Monday, October 28, 2013

Lady Mary's Walking Suit (or how Pinterest made chaos of my project list)

So I had projects planned for the next few months.  I was going to knock out a shirt to replace the shredded linen one that Jay wore for Sunday in the Park.  Then I was going to make the 1940s evening dress I need for the Anachrocon dance. Then there was an 1890s skirt and shirtwaist for Anachrocon, a mid 19th century waistcoat for Jay.  And HSF challenges interspersed between projects.  This was a managable, if slightly aggressive schedule for someone who has maybe 6 hours a week to sew.

Then on my nightly Pinterest review, I came across this Downton Abbey photo.  And Lady Mary's walking suit beguiled me with it's siren song:  "Here.  Here is your next project.  Forsake all others.  I am what you really want to make."   And I was sucked in like a sailor on the rocks.

Reasons why I absolutely need to make this suit (or at least an approximation of it)

1) It would be, dare I say, flattering on plus sized me
2)  It looks simple enough to be a manageable project and yet elegant enough to be gorgeous
3)  It's trimmed with black velvet!
4)  from my VtM LARP days, I already have the black velvet gloves and a hat that will require minimal reworking
5) I might be able to get away without a corset under it

I totally need to disappear from the world for a week or so and do nothing but sew!!!

Sunday, October 27, 2013

More Kanzashi!

We're out of the hotel and back in the house...  with no furniture on the main floor, the refrigerator in the garage and left over building materials still piled up everywhere (did I mention that our contractor....  to put it politely...  has subpar project management skills?) The cats think the piles of wood are dandy, though.

But I have a sewing room again..  yay! And I celebrated by leaving suitcases packed and puttering around in it a good chunk of the weekend.  What did I make?  Despite having a laundry list of projects that need to be done, I put my kanzashi making practice to good use and made myself a hair clip using some kimono fabric that I'd bought a while ago.

It was silk or rayon crepe and I learned quickly why the book I'd been using (Kanzashi in Bloom by Diane Gilleland) specified ballpoint pins.  Using quilting cotton, dressmakers pins went through the folded petal with no problems.  The crepe was heavier and took extra mass of the ballpoint pinhead as well as a thimble to get the pin through the folds.  On the upside, having the larger pinhead made it easier to manipulate the petal in the early stages.  Note to self:  Follow the directions the first time.

I also broke down and started sewing the second row of soutache on the 1890's shoulder cape that I did for HSF #20.  I still deeply regret using the (cheap) dupioni, but I hate to waste it (and all the time I put into it) so I think I'm going to add a longer under-cloak out of black wool at some point and see if I like it better. Maybe that qualifies for HSF#1 "Make Do and Mend" in January. *hopeful thought*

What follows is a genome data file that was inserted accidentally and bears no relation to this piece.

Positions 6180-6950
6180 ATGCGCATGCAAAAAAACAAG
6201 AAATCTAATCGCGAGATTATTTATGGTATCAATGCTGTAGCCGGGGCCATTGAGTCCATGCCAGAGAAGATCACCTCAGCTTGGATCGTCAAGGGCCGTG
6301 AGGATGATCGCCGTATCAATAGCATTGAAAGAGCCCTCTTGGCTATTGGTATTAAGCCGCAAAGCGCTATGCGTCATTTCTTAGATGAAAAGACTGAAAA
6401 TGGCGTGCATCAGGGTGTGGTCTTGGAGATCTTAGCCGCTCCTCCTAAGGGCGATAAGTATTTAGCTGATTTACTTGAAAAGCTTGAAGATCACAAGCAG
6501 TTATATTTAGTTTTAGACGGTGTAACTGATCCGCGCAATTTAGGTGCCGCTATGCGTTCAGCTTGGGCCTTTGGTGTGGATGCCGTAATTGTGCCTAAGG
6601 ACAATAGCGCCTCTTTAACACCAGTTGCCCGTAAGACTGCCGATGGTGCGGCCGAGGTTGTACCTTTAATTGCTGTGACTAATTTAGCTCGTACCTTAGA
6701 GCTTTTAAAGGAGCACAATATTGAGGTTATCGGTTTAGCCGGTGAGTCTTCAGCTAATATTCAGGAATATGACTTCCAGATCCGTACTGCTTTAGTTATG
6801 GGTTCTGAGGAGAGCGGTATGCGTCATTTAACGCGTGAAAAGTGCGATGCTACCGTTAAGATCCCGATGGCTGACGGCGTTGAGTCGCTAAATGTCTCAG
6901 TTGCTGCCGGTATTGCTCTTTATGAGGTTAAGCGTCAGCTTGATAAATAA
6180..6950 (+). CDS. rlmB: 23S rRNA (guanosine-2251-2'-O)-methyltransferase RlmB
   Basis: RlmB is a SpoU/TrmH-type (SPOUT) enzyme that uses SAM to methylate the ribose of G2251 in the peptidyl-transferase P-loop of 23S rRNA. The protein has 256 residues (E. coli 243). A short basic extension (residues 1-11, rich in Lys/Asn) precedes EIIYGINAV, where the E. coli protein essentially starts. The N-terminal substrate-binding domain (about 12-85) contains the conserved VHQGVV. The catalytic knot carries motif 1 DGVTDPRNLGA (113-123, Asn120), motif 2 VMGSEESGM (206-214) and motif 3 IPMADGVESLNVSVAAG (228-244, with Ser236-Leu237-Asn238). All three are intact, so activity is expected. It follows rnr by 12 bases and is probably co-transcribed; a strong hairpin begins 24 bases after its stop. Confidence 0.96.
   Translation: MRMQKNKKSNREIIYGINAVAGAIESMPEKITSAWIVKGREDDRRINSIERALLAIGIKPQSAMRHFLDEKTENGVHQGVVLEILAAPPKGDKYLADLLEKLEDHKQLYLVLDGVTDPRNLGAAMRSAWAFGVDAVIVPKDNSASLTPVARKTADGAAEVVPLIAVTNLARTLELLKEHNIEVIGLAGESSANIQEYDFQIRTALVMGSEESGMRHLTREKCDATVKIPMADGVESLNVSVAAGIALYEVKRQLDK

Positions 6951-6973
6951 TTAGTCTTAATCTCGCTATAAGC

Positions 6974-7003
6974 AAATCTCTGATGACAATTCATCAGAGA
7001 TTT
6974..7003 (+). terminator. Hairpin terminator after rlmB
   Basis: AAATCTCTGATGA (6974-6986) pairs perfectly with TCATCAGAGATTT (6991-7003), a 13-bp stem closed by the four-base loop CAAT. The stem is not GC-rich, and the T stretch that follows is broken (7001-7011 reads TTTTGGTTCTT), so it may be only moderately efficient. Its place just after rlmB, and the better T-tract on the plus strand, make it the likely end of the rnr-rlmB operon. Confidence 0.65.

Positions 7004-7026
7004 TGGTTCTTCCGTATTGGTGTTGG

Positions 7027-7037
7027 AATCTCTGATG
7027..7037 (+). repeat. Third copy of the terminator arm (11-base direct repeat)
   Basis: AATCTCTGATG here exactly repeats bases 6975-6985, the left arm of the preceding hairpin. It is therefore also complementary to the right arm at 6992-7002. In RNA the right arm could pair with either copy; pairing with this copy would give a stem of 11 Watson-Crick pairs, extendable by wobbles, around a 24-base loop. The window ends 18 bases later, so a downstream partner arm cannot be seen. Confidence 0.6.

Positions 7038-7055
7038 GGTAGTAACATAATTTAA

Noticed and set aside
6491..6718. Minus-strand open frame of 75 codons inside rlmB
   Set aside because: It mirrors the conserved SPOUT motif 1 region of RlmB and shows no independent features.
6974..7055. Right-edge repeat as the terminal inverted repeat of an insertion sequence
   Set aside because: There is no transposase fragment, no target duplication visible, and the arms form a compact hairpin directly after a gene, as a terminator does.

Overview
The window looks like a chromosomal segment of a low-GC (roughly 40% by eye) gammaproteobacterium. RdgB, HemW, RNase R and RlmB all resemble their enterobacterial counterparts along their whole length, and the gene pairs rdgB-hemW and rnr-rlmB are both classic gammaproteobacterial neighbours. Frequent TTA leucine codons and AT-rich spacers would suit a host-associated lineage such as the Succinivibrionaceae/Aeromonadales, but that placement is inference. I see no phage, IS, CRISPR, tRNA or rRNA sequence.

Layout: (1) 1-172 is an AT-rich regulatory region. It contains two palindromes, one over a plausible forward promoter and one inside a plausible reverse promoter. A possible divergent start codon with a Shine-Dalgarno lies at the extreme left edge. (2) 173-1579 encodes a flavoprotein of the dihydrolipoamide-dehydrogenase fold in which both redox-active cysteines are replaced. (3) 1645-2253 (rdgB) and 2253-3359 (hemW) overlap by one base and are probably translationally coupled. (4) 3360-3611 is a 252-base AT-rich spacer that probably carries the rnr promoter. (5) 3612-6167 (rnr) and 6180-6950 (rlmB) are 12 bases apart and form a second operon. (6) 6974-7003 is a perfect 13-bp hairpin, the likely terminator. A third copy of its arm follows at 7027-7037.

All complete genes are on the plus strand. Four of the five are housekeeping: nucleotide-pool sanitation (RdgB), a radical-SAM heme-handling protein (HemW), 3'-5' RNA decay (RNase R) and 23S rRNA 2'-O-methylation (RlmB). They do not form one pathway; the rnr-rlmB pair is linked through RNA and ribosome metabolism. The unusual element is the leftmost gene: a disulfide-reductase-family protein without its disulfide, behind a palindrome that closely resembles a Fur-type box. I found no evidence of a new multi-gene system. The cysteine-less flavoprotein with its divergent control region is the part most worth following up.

I'd feel better if I could find at least one period example of using 2 different fabrics, but I may just have to decide that, despite its origins as an HSF challenge, the project is steampunk rather than historical.

Sunday, October 20, 2013


We're currently living in a hotel while we have 2 levels of hardwood floors replaced from a water pipe bursting under our kitchen sink.  (thankfully, all of this is paid for by our insurance!), so I haven't been terribly productive sewing wise.

 But I brought some handwork to the hotel and I've been playing around with making Japanese kanzashi flowers.  Historically, these are the tiny tiny flowers made folding thin silk squares that are on a geisha's hair ornaments, but the book said to start with 3-4" squares as a beginner.   I also used cotton as an experiment.  (and found in the process that the crisper the cotton the better.) The tote bags are donations for an auction for breast cancer research at work, hence all the pink and white.

Once I had made a few of the larger ones, I made a few with 2" squares as hair clips for a friend's daughter.

The white and pink polkadot kanzashi was the one that I think came out the best (and was the last of the three that I made with the 2 inch squares for petals.  So feeling brave (and having a LOT of time to kill this weekend), I tried using 1" squares as petals.  And immediately went from feeling pretty confident to feeling like a hulking gaijin brute trying to make all the folds with fingers that suddenly felt like logs.  But I got one to turn out mostly ok  but I'm not sure I will attempt it again (and I have absolutely NO idea how anyone could make the folds on anything smaller than a 1" square..  or with a flimsy silk.